COWEN: Well, I wouldn't tell Daniel what to do, and for all I know this happened, I have no idea if Daniel faced this or what decision he might have made. But I do think there are people, if they have low business ethics, that when you talk with them at some length, that comes out. So I've never met Adam, don't know him at all. But I think those are issues that should be explored if you're talking with someone about a major investment. So a lot of people turned him down, right? It's rare that there are no warning signs in advance. The question is whether you take them seriously enough.

WALKER: Are there specific questions you would ask to unearth business ethics, or is it more about having a series of unstructured conversations and hoping that they shine through?

COWEN: For me, it's unstructured conversations, but I like to ask people about novels and artworks, dramatic works, movies, the characters, the moral choices they face to see how they think about it in a way where they're not too defensive about the business context. If you ask them, "What do you think of insider trading?" You're not going to get a real answer. They're going to say, "Oh, it's terrible, it's illegal, don't do it." That's just interview prep, right? Ask them, "Who made the best decisions in Star Wars?" Something like that. "What should Obi-Wan have told Anakin Skywalker before he became Darth Vader? What would his best argument have been?" See how convincing the person is.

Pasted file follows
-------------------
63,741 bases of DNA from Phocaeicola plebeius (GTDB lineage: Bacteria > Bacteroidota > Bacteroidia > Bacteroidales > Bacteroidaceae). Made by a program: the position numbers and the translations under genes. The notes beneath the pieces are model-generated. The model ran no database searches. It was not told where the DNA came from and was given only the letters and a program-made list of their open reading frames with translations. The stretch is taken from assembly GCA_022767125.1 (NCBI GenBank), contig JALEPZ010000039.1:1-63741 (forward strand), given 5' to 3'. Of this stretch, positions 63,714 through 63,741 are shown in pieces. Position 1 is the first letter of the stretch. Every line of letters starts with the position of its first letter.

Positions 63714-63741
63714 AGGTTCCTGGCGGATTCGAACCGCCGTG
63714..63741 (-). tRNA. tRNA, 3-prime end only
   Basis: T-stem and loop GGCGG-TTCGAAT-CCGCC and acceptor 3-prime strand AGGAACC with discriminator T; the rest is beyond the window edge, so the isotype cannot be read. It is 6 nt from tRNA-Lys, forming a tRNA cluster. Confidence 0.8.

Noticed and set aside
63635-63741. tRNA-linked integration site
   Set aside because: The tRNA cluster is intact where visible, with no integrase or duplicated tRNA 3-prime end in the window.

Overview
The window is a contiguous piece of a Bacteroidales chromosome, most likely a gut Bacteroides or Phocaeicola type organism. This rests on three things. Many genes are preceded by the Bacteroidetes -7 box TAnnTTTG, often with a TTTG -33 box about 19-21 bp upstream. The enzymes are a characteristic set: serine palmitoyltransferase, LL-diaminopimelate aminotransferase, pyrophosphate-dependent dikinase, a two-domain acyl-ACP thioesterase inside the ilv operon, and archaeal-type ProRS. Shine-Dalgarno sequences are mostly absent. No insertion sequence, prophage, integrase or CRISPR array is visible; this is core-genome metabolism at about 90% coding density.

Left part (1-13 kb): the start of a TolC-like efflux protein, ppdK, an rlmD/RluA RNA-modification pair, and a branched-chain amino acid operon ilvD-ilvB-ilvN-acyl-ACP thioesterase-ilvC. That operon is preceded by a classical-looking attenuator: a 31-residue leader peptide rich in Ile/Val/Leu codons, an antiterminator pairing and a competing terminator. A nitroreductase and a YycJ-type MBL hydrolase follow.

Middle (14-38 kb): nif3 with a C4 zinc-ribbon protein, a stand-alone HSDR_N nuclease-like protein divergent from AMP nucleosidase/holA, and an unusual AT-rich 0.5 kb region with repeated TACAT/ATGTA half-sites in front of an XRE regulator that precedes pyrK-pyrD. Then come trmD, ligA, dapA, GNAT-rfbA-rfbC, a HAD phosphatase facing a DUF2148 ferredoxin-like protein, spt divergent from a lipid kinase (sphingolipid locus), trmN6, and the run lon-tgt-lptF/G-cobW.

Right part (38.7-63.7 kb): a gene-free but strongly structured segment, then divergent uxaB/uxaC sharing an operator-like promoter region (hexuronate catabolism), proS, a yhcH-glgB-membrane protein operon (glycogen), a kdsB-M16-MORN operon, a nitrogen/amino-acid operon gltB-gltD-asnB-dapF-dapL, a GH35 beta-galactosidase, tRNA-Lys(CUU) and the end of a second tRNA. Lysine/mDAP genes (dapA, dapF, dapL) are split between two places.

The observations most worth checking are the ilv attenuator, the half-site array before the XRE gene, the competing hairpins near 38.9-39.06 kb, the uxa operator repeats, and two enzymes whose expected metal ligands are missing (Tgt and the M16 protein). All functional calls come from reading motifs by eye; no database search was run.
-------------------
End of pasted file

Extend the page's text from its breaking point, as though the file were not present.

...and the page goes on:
WALKER: How do you answer that question?

COWEN: Oh, what should Obi-Wan have told Anakin?


COWEN: I think Obi-Wan should have painted a better picture for Anakin of how he was likely to end up, and you never see him do that. So there are intoxications of power, but there are ways in which you can convince power-mad people to moderate their demands on the world in their own interests. There's a Laffer curve of power, and I never see or hear Obi-Wan trying to do that. Now, I haven't read all the books. There's probably more to the story than I'm aware of. But if you just look at what's in the movies, Obi-Wan doesn't really have good arguments. You're rooting for Darth, right? Like, "Old man what's with you? Where's your startup?"